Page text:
Friday, July 31, 2009
Ophelia Benson has been making much of some commenter at Chris Mooney's and Sheril Kirshenbaum's blog, going by the 'nym "TB", stating that Benson was "lying" about Mooney and Kirshenbaum not having evidence for their assertions in their book. Benson has even demanded that the comments be removed by Mooney and Kirshenbaum and, in a different instance, Sheril apparently ... cough ... accommodated her.
In the United States, calling someone a liar is an expression of opinion protected by the Freedom of Speech clause of the First Amendment and does not, without more*, constitute defamation, unless the statement "implies the allegation of undisclosed defamatory fact as the basis for the opinion."** In other words, if the statement gives the basis for the person thinking the other party is a liar, so the hearers/readers can judge for themselves, calling the person a "liar" is a matter of opinion and not actionable. Here the commenter disclosed the basis of his claim and the statement is, therefore, opinion and not libel.
There are other elements of libel that Benson probably cannot meet. She needs to prove that she was financially damaged by being called a liar by an anonymous person in a comment section of a blog and, as an author engaged in a very public dispute with authors of another book on the same general topic as one of her own, she is, for all intents and purposes, a "public figure" and must prove "actual malice" in making the statement or "reckless disregard" for its truth or falsity. That is a very difficult burden to meet.
Of course, as always, truth is a perfect defense to defamation.
Benson "justifies" her outrage because she doesn't allow such charges to be made at her blog, not so much because it is wrong but because it might get her and co-blogger (who I gather lives in Britain) sued. It's certainly true that anyone living in Britain, where it is apparently libelous to say that chiropractic treatments are "bogus," needs to be careful in what one says or publishes. But I rather thought that the rationalist blogosphere considered that to be a bad thing. Surely Benson has no intention of becoming the British Chiropractic Association of the "New Atheist" movement ... in which case, it is hard to see why she feels justified in demanding the removal of these third-party comments from Mooney's and Kirshenbaum's blog.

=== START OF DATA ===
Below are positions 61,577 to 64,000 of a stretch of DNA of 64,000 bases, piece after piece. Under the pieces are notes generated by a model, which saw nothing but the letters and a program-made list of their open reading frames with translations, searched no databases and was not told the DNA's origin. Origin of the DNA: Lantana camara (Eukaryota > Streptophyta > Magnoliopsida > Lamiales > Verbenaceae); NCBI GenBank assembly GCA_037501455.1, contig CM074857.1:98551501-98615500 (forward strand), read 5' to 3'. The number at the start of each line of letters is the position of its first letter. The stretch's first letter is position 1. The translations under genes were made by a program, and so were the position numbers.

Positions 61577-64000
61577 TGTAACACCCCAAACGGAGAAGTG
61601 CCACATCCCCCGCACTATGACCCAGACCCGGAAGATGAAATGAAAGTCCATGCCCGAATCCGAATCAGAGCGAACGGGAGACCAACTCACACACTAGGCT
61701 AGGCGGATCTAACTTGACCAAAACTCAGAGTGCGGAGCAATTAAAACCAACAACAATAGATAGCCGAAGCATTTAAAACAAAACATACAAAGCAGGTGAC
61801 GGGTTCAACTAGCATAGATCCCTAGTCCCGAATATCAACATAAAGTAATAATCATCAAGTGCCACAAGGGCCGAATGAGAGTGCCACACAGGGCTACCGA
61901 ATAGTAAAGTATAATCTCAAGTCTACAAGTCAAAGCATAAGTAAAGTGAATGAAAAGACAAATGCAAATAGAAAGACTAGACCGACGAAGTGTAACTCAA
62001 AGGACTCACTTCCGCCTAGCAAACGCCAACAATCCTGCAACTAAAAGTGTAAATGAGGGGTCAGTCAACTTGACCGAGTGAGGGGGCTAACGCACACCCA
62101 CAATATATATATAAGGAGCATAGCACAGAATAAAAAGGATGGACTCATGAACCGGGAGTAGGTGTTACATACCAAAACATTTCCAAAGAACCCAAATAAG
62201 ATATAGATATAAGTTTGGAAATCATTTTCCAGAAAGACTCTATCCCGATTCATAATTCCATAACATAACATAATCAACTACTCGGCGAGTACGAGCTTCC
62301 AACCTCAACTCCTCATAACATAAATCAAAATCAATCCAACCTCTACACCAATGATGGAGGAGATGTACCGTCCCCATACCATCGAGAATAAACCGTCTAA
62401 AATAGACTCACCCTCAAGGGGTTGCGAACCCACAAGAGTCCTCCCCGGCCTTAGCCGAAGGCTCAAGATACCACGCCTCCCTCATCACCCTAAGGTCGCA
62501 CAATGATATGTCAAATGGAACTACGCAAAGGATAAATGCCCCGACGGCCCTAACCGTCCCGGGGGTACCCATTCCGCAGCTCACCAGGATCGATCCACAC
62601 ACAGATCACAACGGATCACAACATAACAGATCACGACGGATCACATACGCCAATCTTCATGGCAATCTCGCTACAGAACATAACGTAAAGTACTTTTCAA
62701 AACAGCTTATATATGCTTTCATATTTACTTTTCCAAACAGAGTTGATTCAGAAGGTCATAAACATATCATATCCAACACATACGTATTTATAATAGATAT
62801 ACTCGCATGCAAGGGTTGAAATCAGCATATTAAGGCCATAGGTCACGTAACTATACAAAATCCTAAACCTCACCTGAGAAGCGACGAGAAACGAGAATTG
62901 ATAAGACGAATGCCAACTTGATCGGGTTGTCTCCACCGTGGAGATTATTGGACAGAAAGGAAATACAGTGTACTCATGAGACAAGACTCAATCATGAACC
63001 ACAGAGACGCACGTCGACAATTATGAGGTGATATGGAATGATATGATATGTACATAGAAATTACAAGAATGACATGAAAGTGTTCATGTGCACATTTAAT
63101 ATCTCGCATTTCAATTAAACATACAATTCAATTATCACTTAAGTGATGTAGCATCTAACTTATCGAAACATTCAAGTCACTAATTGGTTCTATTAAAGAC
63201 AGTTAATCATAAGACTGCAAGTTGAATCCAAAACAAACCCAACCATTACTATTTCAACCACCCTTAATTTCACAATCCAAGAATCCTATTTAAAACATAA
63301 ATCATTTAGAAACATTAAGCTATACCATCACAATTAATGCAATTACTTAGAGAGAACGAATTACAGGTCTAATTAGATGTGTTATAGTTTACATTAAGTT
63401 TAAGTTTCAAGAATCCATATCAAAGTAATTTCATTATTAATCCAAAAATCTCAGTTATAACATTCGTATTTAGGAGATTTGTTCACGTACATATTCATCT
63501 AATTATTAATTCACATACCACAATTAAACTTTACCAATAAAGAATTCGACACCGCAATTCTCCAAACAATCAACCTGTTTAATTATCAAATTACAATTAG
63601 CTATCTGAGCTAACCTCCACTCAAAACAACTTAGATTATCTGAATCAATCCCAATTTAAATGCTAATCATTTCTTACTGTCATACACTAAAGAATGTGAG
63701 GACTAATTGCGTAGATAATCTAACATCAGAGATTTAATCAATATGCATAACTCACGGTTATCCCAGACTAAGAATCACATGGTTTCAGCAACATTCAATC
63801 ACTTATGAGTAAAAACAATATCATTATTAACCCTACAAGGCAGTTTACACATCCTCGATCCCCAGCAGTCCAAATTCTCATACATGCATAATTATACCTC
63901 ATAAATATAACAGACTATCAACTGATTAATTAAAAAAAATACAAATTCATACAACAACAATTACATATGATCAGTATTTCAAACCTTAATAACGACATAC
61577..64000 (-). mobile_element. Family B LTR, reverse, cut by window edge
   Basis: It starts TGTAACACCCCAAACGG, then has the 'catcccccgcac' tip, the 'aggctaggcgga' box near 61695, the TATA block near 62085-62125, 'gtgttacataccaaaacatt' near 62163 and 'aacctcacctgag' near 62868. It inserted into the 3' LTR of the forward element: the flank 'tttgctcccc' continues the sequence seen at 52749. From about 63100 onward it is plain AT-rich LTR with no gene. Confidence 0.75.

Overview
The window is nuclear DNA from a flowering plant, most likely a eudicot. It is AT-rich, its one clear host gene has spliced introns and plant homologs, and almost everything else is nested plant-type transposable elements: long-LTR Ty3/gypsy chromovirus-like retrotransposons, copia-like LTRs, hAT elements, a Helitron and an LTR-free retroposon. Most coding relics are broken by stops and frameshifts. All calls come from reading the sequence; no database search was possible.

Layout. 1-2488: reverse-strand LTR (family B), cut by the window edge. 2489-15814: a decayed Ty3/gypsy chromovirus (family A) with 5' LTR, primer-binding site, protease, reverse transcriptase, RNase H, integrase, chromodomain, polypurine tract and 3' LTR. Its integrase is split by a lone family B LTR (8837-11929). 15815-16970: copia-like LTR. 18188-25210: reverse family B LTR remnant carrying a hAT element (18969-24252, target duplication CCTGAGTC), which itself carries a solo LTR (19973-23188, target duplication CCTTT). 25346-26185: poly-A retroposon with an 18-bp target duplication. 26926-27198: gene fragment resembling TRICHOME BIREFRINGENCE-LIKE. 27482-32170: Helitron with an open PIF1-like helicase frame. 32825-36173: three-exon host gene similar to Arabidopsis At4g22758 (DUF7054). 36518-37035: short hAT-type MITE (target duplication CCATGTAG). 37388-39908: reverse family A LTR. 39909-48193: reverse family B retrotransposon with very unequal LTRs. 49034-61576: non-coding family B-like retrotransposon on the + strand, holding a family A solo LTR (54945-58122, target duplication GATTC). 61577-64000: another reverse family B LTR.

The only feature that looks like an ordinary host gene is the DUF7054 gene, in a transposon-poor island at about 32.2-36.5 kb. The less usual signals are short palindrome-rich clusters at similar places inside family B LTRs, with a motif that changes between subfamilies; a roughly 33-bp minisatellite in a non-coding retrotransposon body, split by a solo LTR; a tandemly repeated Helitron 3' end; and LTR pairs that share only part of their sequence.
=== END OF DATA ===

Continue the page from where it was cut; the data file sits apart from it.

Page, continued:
More importantly, as part of a movement that claims the right and duty to engage in rhetorical combat to the death, with no holds barred, against religion and anyone who might give consideration to the feelings of religionists, it seems incongruous, to say the least, for Benson to suddenly get the vapors over being on the receiving end of some nasty rhetoric.
Is it really worse to be accused of lying than to be accused of being a "faitheist"?
* Calling someone a perjurer, since perjury is a crime, may automatically be defamation depending on the circumstances.
** From the Restatement Second of Torts, a kind of "model code" widely followed in the US.
Labels: Accommodationism Incompatiblism
Sometimes their resemblance to what they oppose is uncanny.
It's obviously important not to take an analogy like this too far. Even Sam Harris, ghastly as he so often is when he tries to write moral philosophy (and acknowledging his citations of neocon and related sources in The End of Faith), is not the equivalent of Bill Kristol on a moral or ethical plane. And for PZ or Dawkins such a comparison would be absurd.
The point is that neocon approaches have become part of our public discourse, a particular mode of political debate -- one that hardliner atheists have applied in their own ways to their own fears.
Buried in the hardliners' message are many ideas about non-believer civil rights and scientific discourse deserving of vocal exponents. However, many atheists can give the impression of being more committed to communicating their antipathies than those ideas.
Her "oh poor me" attitude seems a bit thin-skinned, however. "Oh, no! Someone on the internet called me liar! I demand they be censored right back!"
Actually, no, I didn't, since I gave the link to her full full set of complaints at the top of my post. The fact that both sides may be behaving in a less-than-adult fashion doesn't justify Benson's whining, anymore than it justifies Mooney's and Kirshenbaum's. However, her demand that others be forceably "shut up" because she doesn't like what they've said is much more hypocritical, given the "New Atheists'" position that even the mildest suggestion that they tone down their rhetoric is deemed an unacceptable affront.
The whole kerfuffle has more than a hint of the schoolyard about it. The justification for dubbing their opponents within the atheist community "faitheists", as shown in the comments at Russell Blackford's place, is, in no small part, "they started it!" Add to that their constant refrain that they are the rational ones in this debate and it can get as grating on the nerves as a five-year-old sawing on a violin for the first time.
What's more interesting to me than her histrionics is how little they seem to matter to her rhetorical allies. When someone on my "side" of a debate starts to get a little tweaked (such as John Kwok, another frequent commenter at Mooney's place), I am moved to slowly tiptoe away (or call him or her out, depending on our history). But the likes of Blackford, Rosenhouse, Coyne, and their coteries show no signs of noticing that she's off her meds lately. (Metaphorically, of course!)
(John, I think it's exactly correct that none of this would matter--or even register--if the neo-atheists didn't regularly imply they have a corner on rationality.)